The U.S. Army's May 2008 RFP for an RFID deployment of more than 53,000 passive Gen2 tags, 8,000 handheld and fixed readers, and 600 printers included the use of language such as 'restricted laboratory environment', 'austere marshaling areas', 'regulated materials', and 'weapons issue facilities'. Generally, if you look at material flow, value, volume, and cost justification of RTLS (real-time location systems), military-based deployments of RFID are arguably the take-off point for this technology. Specifically, given the large scale and complexity of the material handling processes that occur daily in the U.S. military, this is a fertile ground for government contractors and the RFID vendor community.
RFID applications, RF (radio frequency) equipment, and installation expertise are mature enough for aggressive deployment and the ability to respond to complex and stringent government requests. The lessons learned in the RFID space over the past few years bode well for high visibility, high performance RTLS systems that don't cause undue risk for stakeholders involved in deployment. The wide variety of tags and readers that are available today will enable variants of differentiated solutions in the field to 'funnel' into to a centralized application. The military's actual administration of security access will likely be more complicated than the deployment itself of an end-to-end RFID solution. RFID technology continues to have increased error correction, smaller form factors, and intelligence while pricing is coming down.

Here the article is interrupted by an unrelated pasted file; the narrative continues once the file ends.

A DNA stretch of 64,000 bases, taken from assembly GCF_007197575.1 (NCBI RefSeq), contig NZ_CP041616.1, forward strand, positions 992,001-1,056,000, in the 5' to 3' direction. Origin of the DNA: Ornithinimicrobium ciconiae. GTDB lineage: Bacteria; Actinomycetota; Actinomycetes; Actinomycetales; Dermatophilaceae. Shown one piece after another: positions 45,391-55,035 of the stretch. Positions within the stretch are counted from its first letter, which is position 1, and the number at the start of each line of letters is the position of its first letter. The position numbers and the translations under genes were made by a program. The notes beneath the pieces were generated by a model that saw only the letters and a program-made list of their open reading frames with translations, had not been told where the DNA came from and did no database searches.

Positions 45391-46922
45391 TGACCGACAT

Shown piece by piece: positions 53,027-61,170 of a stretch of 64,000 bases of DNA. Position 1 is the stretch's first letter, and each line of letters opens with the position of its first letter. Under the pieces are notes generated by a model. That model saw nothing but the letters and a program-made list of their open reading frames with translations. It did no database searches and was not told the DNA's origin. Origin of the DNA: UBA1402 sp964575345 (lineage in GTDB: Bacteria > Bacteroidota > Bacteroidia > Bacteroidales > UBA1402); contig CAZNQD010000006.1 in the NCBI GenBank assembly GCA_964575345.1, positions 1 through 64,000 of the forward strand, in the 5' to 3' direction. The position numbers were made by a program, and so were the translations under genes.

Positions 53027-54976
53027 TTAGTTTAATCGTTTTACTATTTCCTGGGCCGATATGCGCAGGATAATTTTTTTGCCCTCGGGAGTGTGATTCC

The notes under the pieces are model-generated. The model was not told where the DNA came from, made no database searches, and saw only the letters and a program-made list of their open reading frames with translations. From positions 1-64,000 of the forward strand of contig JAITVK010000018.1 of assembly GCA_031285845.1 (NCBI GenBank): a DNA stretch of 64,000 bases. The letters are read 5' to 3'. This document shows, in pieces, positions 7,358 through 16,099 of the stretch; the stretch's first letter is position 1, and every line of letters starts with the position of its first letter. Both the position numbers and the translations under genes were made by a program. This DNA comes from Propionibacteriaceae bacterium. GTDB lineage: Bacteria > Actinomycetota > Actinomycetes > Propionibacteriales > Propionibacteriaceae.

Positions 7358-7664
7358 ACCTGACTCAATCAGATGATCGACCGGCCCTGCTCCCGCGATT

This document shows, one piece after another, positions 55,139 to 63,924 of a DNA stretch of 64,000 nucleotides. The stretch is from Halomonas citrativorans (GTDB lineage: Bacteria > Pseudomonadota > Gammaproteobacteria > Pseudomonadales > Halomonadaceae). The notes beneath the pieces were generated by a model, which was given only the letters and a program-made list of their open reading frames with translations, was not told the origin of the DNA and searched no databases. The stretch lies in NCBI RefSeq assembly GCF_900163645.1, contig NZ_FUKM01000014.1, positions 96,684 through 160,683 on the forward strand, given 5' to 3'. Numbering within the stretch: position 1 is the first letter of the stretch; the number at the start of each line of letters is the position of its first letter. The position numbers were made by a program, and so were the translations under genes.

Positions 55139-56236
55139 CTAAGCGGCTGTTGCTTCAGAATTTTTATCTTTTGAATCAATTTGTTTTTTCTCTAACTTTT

However, there seems to be a disconnect between the viability and business case for deployments of RFID that actually monitor the critical aspect of 'material handling', which is the human element. Until the people handling materials are measured and monitored in the same detailed fashion as the goods and high security assets, one piece of the goal for total visibility is murky.
Government has always been a large consumer of one-way paging. Many government employees, not just federal but city, state, and local workers, still use one-way paging systems that require $4 to $10 of monthly service fees. RFID is not only a onetime buy, but the technology is superior to one-way paging. Also, government employees have building access controls that could be replaced by RFID. . There remains a strong business case for the implementation of RFID in the government sphere.
If you think that RFID has been an uphill climb so far, you probably won't want to bank on a rapid RFID ascent up Capitol Hill. At the federal and U.S. armed services level, the issues of privacy and security will continue to be challenging. That being said, there is an opportunity to deploy proof of concept and successful solutions at the city, state, and local government levels.
Clearly, RFID technology has become affordable and RTLS in-building systems so accurate that the time has come to put a focus on these applications outside of the just the healthcare industry. The healthcare industry has the most obvious potential for RFID, but its implementation is somewhat complicated by being a difficult RF environment. The healthcare industry also provides an excellent example of existing one-way paging systems in use with a RFID solution.
Once the initial workplace privacy issues have been addressed, the ability to track and communicate with in-building/on-campus RFID solutions is a workplace breakthrough. If productivity gains from an RFID system prove to be similar to those of mobile worker-based GPS solutions, government workers could take one day off a week and still get more work accomplished.
These types of solutions, as part of an overall RFID strategy, are a rich vein of business for SMB RFID vendors who have the ability to work with like size municipalities. Clearly, the business need and market opportunities already exist. It is a matter of the RFID vendor community fully developing the proper products to capitalize on this market. In summary, as one who has been in the RF world for almost 20 years, I am encouraged by the government RFID offerings from a product and functionality perspective. I am looking forward to the day when we read about RFID in instances of lives being saved and sensitive material being recovered.